The writer of Genesis 1 … the poet, the muse, the preacher, the teacher, a teller of tall tale tales in Babylon … we have to start all over again … from the beginning … we got it all wrong … we fell in love with ourselves … we thought we were better than others; others could never be equal to us, because we were God’s people, we were special … we believed in the power of the sword, and we gave ourselves over to violence …

We can start all over again … In the beginning, when God created the heavens and the earth … 

All of its creatures, great and small … and the strangest creature of all, you and me … created in God’s image … to care for God’s creation … to put our creative energies to work, shape the world, put our very own stamp upon it … help the world be fruitful and grow all the more glorious.

The poet, the writer, the muse, the preacher and the teacher … there is yet hope for us … our prophets were right: they told us to beat our swords into plowshares and our spears into pruning hooks …

They told us to do justice, love kindness and walk humbly with our God.

They reminded us that no matter what, no matter where, God is our hope and our consolation … 

7      Though the fig tree does not blossom,
      and no fruit is on the vines;
      though the produce of the olive fails,
      and the fields yield no food;
      though the flock is cut off from the fold,
      and there is no herd in the stalls,
18      yet I will rejoice in the LORD;
      I will exult in the God of my salvation.
19      GOD, the Lord, is my strength;
      he makes my feet like the feet of a deer,
      and makes me tread upon the heights. [Habakkuk 3]

500 years later, John puts pen to parchment and writes his gospel … In the beginning was the Word, and the Word was with God, and the Word was God … and the Word of God was incarnate … came to live with us, and we have seen his glory, full of grace and truth.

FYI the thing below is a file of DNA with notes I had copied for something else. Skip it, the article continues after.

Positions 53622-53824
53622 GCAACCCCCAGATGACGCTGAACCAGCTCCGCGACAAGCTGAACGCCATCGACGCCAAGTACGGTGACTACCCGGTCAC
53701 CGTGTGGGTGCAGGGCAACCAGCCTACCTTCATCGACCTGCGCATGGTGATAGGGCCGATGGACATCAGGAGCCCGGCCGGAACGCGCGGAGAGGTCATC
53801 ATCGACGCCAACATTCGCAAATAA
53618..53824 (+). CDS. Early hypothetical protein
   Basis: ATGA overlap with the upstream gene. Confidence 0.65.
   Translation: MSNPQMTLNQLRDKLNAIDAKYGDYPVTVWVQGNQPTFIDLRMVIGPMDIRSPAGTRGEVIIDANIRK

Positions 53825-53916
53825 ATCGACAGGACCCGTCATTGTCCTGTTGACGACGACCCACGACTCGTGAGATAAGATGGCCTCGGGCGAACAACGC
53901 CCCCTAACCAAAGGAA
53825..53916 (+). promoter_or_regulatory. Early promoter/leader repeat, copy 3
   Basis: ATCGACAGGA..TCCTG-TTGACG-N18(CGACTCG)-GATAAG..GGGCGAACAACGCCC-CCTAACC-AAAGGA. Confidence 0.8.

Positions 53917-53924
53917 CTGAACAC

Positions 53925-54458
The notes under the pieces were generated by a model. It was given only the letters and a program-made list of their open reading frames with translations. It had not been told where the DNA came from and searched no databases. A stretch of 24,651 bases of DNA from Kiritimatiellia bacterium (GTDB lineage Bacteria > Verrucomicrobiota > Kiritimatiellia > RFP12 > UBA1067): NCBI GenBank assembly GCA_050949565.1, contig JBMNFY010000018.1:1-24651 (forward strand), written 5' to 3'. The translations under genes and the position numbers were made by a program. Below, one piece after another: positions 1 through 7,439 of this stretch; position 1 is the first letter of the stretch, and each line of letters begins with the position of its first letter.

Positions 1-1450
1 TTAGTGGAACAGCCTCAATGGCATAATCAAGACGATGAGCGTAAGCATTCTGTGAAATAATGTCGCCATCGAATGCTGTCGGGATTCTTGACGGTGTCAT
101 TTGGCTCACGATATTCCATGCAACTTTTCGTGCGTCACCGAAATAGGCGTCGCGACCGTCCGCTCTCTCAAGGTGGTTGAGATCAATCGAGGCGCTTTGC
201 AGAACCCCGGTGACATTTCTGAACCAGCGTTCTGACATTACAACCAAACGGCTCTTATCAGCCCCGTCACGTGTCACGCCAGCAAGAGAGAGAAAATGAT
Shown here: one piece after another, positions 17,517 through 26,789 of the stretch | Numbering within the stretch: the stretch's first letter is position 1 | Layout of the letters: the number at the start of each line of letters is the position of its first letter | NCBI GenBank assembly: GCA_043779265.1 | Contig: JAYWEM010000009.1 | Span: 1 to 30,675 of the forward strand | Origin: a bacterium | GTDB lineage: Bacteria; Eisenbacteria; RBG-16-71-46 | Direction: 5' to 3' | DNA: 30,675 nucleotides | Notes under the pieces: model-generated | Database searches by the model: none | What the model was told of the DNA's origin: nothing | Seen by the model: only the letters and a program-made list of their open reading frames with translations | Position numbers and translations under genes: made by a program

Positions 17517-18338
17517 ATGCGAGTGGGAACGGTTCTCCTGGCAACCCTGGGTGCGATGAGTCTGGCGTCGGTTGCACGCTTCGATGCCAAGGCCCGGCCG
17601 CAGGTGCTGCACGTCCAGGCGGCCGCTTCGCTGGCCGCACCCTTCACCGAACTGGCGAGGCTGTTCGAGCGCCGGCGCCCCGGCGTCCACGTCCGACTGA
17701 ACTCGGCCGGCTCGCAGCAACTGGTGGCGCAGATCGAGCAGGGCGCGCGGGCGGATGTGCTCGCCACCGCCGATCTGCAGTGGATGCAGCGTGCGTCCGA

All things were created by him, through him … and though there be darkness in many places, the light shines bright and clear in that darkness, and the darkness cannot overcome the light.

And his name is Jesus … 

To believe in Jesus is to believe in life … to follow him is to spread life abroad where there is no life … to bring light where there is darkness … to bring peace where there is war … and welcome where there is rejection … 

To believe in Jesus is to refuse the boundaries and borders that require death and blood to defend … 

An aside here … something I read in the LA Times (January 13, 2013) this week ...regarding the immigration issues facing our nation, and most of the nations of the world … human beings are always on the move … check any of our genealogies, and we’ll find how much our families moved, all over the place, across borders, legally and illegally … to flee war, or poverty or starvation. Anyway, a 70-year old gentleman is interviewed, and he “wants gun towers along the border and guards with orders to shoot.” He says: "The point is some would have to lose their lives, but when they realized that they can't cross without being shot, they would stop."
I’m not surprised that someone should feel like this, but it’s the next piece that truly disturbs me - it says of him, “he sings in his church choir.”
And I have to ask, What the hell kind of church choir does he sing in, and what kind of church does he worship in, and what has he heard from the pulpit? … while he sings about Jesus, he talks about shooting people along our borders.
Could he stand before Jesus on the cross and say that?
To Jesus, dying at the hands of a powerful empire that killed all the time to defend its borders … could he say that Jesus?
I’m not surprised that some should think this way … but Christians can’t think this way … not with Genesis 1 and not with John 1.
The poet, the muse, the teacher, the preacher, calls us to transcend the boundaries that divide, the borders that kill … a world defined by God’s creation and God’s love. 

To believe in Jesus is to be the light of the world and the salt of the earth … to love what he loves and do what he loves.

To believe in Jesus is to see all humanity as the family of God, sisters and our brothers are we all … red and yellow, black and white … they are precious in his sight … Jesus loves the little children of the world.

Turn to the beginning, when all things seems lost and hopeless.

Turn to the beginning, when hatred and fear take root in our hearts.

Turn to the beginning, when death seems so strong.

In the beginning, when God created the heavens and the earth … in the beginning was the Word.

There is yet hope for us and for our world; turn to the beginning.

Amen and Amen!